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Thursday, April 22, 2010

Pot Luck Lunch at the DKA: Riverview Foods With a "Local Flavor"

It's food that has been around African-American families for generations.

Now, there's a new way to prepare it, to make it healthy.

The "new" food dishes were showcased at a pot luck lunch held at the Downtown Kingsport Association offices on Main Street on Saturday, April 17, 2010.

To see a slideshow of the Pot Luck Lunch at the Downtown Kingsport Association, please click here.

To see downloadable pictures of the Pot Luck Lunch at the Downtown Kingsport Association, please click here.

The recipes are included in a new cookbook spotlighted by Channel 16, the local Charter Cable TV channel in Kingsport in a cooking segment on the "Local Flavor" TV show. Cookbook sales will provide money to bring artists to the various workshops for Kingsport's annual Black History Month celebration.

The cookbook began from an idea born during a cooking workshop featuring traditional African-American foods, during the recent Black History Month at the Renaissance Center, and organizer Stella Robinette says, you'll recognize many of the ingredients that were prepared for the pot luck lunch dishes.

"For this pot luck lunch, we've tried to use familiar foods," she said. "Folks could sample the foods made by others, copy the recipies and make the dishes at home. Folks have told me since the Black History food demonstration, that if they were going to buy a cookbook, they'd rather get it from local people."

The homemade food prepared for the Pot Luck Lunch and the folks who prepared them were:

Kathy Evans - Pea & Bean Salad
Linda Kincaid - No Fail Orange Salad
Gail Evans - Pineapple Dream Pie
Nancy Hart - Cherry Pizza
Shaun Evans - Rotel Cheese Dip
Stella Robinette - Lemon Pound Cake
Victoria Butts - Hot Slaw - Oven-Style Ribs

Local cooking guru Gerry Harrison also provided homemade Brocoli Chicken Casserole.

"It's baked in layers," she said. "It has the cheese sauce on top, chicken in the middle, and the brocoli on the bottom. What makes it really, really good is, it tastes great, but it's also healthy. When you think about using brocoli which you can eat anytime, it's a vegetable that you can eat a lot, and not ever worry about. The sauce has sour cream and mayo, but you use lite, the lite form of the mayo. Go with the fat-free,a nd then the cheese on top and when you put all those together, it makes a very tasty meal, and there's no added salt. You do use a lot of musroom soup, but get the kind that's healthy. I encourage always buying the health brands and be sure and check the labels."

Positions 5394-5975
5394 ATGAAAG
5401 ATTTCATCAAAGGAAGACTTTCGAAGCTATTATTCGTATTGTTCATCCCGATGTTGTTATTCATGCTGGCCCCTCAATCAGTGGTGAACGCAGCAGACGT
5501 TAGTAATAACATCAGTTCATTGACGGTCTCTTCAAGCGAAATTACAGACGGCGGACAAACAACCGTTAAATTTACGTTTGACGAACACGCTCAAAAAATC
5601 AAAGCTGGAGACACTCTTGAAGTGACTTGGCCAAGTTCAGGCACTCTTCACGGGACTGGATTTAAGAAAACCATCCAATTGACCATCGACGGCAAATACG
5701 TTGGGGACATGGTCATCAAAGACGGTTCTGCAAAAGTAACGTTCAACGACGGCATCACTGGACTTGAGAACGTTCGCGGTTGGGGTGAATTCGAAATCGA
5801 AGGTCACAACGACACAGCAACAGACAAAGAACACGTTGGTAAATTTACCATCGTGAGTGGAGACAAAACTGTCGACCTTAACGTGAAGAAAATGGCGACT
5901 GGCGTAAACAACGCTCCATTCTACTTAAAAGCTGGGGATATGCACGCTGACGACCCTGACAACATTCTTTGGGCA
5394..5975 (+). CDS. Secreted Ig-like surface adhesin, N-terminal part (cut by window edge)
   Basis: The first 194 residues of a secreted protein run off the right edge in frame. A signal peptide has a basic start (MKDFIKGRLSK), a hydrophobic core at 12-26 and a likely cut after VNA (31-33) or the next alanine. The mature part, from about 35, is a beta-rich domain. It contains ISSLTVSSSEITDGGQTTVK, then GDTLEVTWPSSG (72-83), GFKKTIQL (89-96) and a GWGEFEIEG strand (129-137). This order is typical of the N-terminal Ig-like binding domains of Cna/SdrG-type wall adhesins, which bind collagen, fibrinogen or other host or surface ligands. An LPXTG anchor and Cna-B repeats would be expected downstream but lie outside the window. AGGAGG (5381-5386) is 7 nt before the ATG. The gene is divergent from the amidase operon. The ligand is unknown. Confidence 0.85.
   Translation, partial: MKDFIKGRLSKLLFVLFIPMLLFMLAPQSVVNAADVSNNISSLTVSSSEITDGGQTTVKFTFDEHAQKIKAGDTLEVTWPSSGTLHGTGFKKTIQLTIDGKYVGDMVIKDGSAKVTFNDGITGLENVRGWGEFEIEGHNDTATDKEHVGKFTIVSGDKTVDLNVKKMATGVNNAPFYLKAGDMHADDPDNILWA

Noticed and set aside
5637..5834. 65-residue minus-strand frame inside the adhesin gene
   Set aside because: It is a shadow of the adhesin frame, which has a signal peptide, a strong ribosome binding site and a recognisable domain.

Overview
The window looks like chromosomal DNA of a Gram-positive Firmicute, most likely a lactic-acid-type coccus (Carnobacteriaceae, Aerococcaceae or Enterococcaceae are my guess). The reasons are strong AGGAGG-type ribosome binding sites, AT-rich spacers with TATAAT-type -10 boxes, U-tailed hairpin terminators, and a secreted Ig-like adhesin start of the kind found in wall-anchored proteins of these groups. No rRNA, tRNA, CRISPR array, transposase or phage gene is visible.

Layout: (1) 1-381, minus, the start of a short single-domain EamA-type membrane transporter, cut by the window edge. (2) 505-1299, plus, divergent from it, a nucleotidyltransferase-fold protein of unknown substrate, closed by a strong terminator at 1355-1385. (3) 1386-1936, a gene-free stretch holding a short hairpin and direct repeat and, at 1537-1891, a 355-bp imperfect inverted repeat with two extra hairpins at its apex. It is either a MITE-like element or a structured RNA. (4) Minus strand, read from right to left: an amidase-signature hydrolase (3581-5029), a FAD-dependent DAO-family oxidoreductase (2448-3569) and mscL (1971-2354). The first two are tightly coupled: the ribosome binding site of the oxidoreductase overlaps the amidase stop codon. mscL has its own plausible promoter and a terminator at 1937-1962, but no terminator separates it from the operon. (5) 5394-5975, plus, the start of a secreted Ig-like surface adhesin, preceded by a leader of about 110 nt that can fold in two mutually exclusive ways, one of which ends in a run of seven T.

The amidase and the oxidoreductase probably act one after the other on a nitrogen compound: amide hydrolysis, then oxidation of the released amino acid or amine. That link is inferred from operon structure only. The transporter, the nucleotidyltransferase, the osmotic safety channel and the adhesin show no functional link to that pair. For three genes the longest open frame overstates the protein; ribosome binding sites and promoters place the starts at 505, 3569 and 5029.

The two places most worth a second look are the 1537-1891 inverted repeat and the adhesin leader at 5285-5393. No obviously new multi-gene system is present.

"We were all raised on TV dinners," Stella says, "and kids don't get to get a good homecooked meal too much anymore. By trying different ways of fixing familiar foods, it creates something to talk about at the dinner table. Parents can sit around the dinner table and talk about the new way the chicken was fixed, and that creates other conversation."

"It gets back to basics for the family," she says. "Food is a wonderful comfort zone for people. They relax when they're eating, and they open up more, especially when it's good food.

"You can tell by the dishes today, that we've got some good cooks in this room right now."

"We all love to eat," Gerry says, "and because we're all on this kick of being healthy, when you think about what you're eating, how much you're eating and how it's prepared, it almost gives you an extra appetite: 'let's see if I can make that, can I fix that up?'.. it's O-K to be health conscious, but we love to eat, and there are so many ways to prepare food."

"Put all three of those together, and you've got the recipe to a really good meal."

If you'd like to purchase the cookbook with these and other tempting recipes, contact Stella Robinette at or Doug Releford at